A Trip To The Moon is a fourteen minute experiment by stage technician and magician, Georges Melies, so it isn’t exactly a movie. But I think in its name, an exception can be made. It is a movie by 1902’s standards (most of the recorded footage back then documented the everyday activities of the everyday man, woman, and child), and in its fourteen minute shell, it introduced and popularised many of the codes, conventions, and techniques that proper feature length movies of today use with such aplomb. It is a work of vivid imagination and incredible skill.
Melies made a career out of building theatrical props that could explode in a myriad of colours and textures. More than anything it seemed like he was waiting for someone to invent celluloid. Because when this new medium emerged, he was the first to grab it by its perforated edges and turn it upside down, inside out, and every which way imaginable. His theatrical background certainly gave him a hand, but when it came to actually manipulating the film, he concocted new formulas and tried out new ways of doing things. He realised that film could be cut, spliced together, placed on top of each other, burnt. But most importantly, he realised that it could tell lies.
One of these lies comes early in A Trip To The Moon. The head professor of a science academy (played by Melies himself) briefs his colleagues about his insane idea of huddling together in a giant bullet-shaped shuttle and launching it directly at the Moon. His colleagues enter the frame carrying portable telescopes. When they realise they have nowhere to sit, they raise their telescopes above their heads and transform them into stools. The technique is blissfully simple — cut out the frames of film where the actors physically replace their props, and splice the two ends together so that the change happens in a nano second — but the result is revolutionary. Little did he know that this little trick would influence the visual effects of cinema in classic shows like Star Trek, and science fiction movies, from 2001: A Space Odyssey to this year’s Gravity.
The movie has no story to speak of; the group of scientists embark on their journey to the Moon. There, they discover an alien race that looks like a cross between lizards and Greedo. They become the aliens’ prisoners, are brought to their leader, and then try to escape. While fleeing, they engage the lizard people in some mild hand-to-hand combat, which allows for more of Melies’ spectacular effects. Aliens explode and evaporate before our eyes; the chase picks up speed and intensity. The scientists make it back to their shuttle, which travels through some wormhole, back to the waters of Earth. They are then rescued and worshipped as heroes.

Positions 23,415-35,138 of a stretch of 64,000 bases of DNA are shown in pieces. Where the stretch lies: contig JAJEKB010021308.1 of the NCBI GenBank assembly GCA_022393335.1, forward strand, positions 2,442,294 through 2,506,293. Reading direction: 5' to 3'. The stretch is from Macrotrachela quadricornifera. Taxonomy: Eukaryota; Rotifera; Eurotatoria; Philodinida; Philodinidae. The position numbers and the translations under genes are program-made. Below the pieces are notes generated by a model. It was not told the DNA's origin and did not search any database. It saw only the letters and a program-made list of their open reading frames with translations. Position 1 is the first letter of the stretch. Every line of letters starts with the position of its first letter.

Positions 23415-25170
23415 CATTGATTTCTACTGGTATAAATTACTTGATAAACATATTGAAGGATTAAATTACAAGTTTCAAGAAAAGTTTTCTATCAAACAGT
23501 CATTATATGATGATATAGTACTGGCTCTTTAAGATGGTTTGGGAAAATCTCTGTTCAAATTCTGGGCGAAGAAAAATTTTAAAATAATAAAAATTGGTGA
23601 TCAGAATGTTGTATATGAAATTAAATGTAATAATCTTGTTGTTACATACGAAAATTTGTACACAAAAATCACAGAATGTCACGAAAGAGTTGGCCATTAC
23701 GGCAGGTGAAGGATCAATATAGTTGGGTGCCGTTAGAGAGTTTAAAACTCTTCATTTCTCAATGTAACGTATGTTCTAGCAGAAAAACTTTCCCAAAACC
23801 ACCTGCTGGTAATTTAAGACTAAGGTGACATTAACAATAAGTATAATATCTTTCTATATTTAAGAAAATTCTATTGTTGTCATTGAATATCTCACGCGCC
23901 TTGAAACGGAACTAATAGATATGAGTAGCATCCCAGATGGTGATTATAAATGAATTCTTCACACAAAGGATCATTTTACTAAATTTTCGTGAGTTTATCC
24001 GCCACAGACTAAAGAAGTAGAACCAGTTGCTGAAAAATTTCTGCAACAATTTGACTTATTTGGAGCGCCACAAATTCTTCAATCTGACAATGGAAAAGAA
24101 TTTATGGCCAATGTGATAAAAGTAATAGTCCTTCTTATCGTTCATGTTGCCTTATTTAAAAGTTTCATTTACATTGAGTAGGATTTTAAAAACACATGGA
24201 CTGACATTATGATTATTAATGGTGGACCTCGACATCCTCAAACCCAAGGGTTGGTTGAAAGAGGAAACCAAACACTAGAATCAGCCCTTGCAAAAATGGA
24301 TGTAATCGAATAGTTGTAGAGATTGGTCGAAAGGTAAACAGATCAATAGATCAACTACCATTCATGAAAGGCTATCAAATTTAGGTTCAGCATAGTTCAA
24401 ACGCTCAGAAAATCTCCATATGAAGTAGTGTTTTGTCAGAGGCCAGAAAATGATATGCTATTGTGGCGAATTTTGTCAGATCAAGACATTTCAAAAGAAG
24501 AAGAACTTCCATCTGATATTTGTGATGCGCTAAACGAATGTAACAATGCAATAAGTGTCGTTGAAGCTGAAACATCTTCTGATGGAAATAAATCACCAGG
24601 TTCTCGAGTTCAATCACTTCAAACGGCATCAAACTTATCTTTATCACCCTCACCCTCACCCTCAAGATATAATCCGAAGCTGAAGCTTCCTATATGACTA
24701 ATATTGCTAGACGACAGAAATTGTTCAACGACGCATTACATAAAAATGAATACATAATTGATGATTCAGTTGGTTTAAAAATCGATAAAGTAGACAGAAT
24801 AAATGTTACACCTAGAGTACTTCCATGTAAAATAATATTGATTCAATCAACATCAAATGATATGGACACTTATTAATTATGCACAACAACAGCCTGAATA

Melies understood the medium. He knew its potential and its limitations. His sets were gigantic paintings that hung from ceiling batons, and his props were simple and nondescript, but his imagination was wild and full of vigor. He dressed his cast in flamboyant costumes, and detailed the line-work of his background paintings with dedication. They are not meant to look real. They are meant to inspire realism. We look upon the backgrounds and immediately accept them as part of the movie — complete, beautiful, and effective. The smaller details work even better, as when Melies’ shuttle is shot out of the launch cannon. Try to determine what’s a painting and what’s not. There is so much thought in the construction of this movie that one could easily mistake his playfulness for serious planning. It is a movie about magic and innovation; indeed, magic seems to happen in it.
By now, it has entered the collective consciousness of cinema. Even if it’s not remembered for its effects, its imagery has remained strong. There’s Melies planting an umbrella in the ground that changes into a fast-growing giant mushroom. There’s the shot of the face on the Moon as the shuttle punctures its eye. There’s the shuttle itself, which appears to have been stolen from Moriarty’s war collection in The League Of Extraordinary Gentlemen. And there’s the throng of female helpers as they dance and prance their way to the shuttle’s launch. It’s a feast for the eyes, heavily theatrical, and exquisitely crafted. It has aged wonderfully over time — it’s a hundred and eleven years old, but you wouldn’t tell by looking at it.